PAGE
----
making guns in Sumedang
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Welcome to the Indonesian Village That Builds Guns

VICE travelled to West Java where the residents of Cipacing have been making air rifles for over a century.

This article originally appeared on VICE Indonesia

A red and yellow poster hangs from the side of a house in Cipacing, a small village in West Java, which reads: “STOP THE PRODUCTION OF ILLEGAL WEAPONS.” This might seem like an odd request, until you discover Cipacing is the nation’s manufacturing hub for air rifles.

Generally speaking, guns are a rarity in Indonesia; anyone who wants to own a rifle or pistol must first become members of the Indonesian Shooter’s Association. But regulations are significantly more lax for hunters and athletes, or anyone who's happy to fire bullets with springs and not gunpowder, and for the past century Cipacing has serviced these customers.


One such resident is 55-year-old Dedi whose family has been making air rifles for three generations. According to him Cipacing had always been known for its blacksmiths, but in the 1890s the colonial government kick-started a diversification into gun manufacturing by recruiting residents to repair Dutch rifles—specifically Steyr and SigSauers.

Slowly, local craftsmen graduated from repairing guns to building their own. They became known for producing a style of weapon known as a dorlok, which was a long-barrelled air rifle designed to load single bullets at a time. And in the years following Indonesia’s Independence in 1945, Cipacing became known as the go-to place for anyone who wanted to purchase a gun on the cheap, without the regulatory hassle.

During the New Order period stretching from the 1960s to 1990s, military officers and politicians regularly ordered air rifles from Cipacing. Indonesian National Armed Forces commander Edi Sudrajat, former Minister of Industry Fahmi Idris, and former Commander Generals of the Special Forces Command Danjen Kopassus and Prabowo Subianto were some of the town’s most loyal customers. In one year alone Subianto ordered some 500 airguns for firearm training.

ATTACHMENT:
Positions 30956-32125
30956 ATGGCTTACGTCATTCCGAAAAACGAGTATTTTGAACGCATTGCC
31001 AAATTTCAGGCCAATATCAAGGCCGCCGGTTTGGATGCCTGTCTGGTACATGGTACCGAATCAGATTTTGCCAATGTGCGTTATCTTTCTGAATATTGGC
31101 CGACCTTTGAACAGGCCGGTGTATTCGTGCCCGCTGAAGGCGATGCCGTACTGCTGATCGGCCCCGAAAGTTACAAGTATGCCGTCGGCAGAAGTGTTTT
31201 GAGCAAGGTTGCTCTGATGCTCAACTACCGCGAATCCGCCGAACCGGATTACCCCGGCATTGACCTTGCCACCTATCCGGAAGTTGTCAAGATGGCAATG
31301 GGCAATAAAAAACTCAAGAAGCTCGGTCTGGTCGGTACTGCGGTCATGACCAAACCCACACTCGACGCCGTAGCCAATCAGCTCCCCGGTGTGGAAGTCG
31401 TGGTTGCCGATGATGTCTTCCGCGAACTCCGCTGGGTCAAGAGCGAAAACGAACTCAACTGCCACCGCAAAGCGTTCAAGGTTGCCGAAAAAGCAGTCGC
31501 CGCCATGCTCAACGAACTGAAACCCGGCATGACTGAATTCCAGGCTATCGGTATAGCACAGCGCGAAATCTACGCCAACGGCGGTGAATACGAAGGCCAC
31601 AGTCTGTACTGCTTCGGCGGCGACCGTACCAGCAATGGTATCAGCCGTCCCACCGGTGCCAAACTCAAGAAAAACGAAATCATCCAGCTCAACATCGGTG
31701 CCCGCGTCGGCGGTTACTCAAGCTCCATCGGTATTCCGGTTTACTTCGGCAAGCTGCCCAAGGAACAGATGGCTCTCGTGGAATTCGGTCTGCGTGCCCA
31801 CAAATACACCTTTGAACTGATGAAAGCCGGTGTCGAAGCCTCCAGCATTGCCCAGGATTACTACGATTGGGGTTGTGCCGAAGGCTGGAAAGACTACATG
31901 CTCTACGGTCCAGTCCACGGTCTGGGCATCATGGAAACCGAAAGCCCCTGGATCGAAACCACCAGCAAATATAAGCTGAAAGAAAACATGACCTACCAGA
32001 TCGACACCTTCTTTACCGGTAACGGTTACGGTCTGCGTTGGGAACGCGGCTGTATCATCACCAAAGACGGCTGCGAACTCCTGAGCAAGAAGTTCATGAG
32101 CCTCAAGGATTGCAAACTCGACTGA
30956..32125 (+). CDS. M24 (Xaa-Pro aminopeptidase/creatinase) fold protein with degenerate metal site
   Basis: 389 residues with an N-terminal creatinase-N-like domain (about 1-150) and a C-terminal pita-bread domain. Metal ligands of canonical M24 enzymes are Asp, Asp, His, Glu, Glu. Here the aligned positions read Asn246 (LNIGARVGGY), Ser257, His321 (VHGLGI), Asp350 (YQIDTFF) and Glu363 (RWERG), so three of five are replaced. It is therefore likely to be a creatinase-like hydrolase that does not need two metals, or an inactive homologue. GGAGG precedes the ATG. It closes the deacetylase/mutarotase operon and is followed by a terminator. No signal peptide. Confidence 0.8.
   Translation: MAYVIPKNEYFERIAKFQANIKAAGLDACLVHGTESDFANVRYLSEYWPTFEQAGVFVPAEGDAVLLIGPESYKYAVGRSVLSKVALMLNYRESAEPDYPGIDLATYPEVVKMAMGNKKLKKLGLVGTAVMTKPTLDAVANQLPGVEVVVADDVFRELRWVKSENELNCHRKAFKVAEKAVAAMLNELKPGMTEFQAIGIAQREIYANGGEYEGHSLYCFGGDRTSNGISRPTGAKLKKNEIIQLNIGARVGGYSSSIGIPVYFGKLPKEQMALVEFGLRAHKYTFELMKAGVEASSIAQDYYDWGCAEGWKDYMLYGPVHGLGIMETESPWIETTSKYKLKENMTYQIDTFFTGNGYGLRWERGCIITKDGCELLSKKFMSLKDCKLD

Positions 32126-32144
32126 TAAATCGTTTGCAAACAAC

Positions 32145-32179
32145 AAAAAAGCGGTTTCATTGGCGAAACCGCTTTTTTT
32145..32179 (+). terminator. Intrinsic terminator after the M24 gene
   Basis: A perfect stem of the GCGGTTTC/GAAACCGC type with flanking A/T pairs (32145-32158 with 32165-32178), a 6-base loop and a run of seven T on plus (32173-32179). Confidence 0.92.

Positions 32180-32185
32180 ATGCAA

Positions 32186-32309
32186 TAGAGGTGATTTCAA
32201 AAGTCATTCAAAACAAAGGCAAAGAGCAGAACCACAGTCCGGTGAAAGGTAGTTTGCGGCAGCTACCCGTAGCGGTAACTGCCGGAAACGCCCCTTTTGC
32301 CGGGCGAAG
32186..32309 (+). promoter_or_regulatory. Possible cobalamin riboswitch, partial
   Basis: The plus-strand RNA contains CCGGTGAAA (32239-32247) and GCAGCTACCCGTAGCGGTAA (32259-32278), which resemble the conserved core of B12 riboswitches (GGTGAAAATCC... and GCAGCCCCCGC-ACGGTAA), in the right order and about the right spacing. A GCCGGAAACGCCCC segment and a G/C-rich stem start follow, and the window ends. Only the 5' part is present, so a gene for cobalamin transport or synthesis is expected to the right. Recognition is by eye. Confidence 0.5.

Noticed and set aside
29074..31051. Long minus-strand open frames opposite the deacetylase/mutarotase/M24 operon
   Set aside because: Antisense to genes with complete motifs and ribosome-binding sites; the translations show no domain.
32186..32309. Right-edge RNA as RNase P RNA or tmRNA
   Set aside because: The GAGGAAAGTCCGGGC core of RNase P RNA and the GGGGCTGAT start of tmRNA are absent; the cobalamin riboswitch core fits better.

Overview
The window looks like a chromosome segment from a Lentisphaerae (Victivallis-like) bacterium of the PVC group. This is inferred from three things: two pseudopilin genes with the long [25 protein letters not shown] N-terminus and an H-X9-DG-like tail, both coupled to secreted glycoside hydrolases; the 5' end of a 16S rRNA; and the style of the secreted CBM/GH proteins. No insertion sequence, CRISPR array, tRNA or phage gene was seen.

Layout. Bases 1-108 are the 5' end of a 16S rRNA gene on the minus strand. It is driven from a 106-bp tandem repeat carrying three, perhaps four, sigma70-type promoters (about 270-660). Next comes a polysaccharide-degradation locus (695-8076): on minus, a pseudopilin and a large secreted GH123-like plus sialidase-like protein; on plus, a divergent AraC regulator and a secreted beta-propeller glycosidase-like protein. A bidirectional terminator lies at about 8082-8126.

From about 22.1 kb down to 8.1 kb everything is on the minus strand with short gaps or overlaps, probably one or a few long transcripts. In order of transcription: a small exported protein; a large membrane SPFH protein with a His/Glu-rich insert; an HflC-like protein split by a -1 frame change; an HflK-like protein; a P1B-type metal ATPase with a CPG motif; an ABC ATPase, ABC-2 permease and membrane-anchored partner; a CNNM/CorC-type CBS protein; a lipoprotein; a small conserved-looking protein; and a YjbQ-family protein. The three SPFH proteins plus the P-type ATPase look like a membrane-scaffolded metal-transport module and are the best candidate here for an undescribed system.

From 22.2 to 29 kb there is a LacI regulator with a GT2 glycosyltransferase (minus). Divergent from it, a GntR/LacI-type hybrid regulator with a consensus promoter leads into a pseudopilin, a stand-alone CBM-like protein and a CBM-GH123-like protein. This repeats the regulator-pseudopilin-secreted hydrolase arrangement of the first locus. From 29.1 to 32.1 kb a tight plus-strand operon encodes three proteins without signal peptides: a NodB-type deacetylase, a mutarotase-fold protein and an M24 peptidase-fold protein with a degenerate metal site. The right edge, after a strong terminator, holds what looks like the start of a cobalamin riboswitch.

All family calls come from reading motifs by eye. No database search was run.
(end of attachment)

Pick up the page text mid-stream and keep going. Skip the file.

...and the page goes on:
In Dedi’s case, his family specialised in gun barrels fitted with a spiralled inner-groove that spun projectiles as they were ejected. When he graduated from vocational school in the 1970s, Dedi’s father asked him to join the family business.


“At that time, Cipacing residents even had a slogan ‘artos milari bedil’ or ‘guns are money-makers,’” Dedi explains. “This was due to the large amount of gun purchases from all over Indonesia.”

Their best-sellers back then were spring-loaded air rifles, which is a weapon that’s come to be identified with Cipacing. They used to sell them in bulk for Rp300,000 (around US$20) until the town began accepting purchase orders from terrorist groups—a mistake the town is only just coming back from.


As a Sumedang gun manufacturer named Usep* explained, “We started getting a lot of orders from terrorist groups around 2002.”

Police subsequently raided the town's factories in 2013, 2016, and 2017. The 2013 sting operation led to the arrest of the manufacturing community’s leader—who turned out to be a middleman for the Abu Roban network. This is a terrorist cell affiliated with ISIS that launched an attack on a police station in Pamulang in 2013.

At that time Usep didn’t discriminate between buyers. He sold to regular, security-minded citizens and terrorists alike, until a judge declared him guilty of assisting a terror organisation and gave him three years in prison.

Usep doesn’t want to make the same mistake again, and says he now only accepts orders from people buying air rifles for sport.

This too seems to be the sentiment around most of Cipacing. Gun makers who once previously sold to everyone and anyone now say they’ve now got a more thorough screening process, and the town is losing its reputation for ethics-free commerce. As Usep summarised rather simply: “I regretted making illegal guns so I’ll do something legal now.”

*Name has been changed at the interviewee’s request.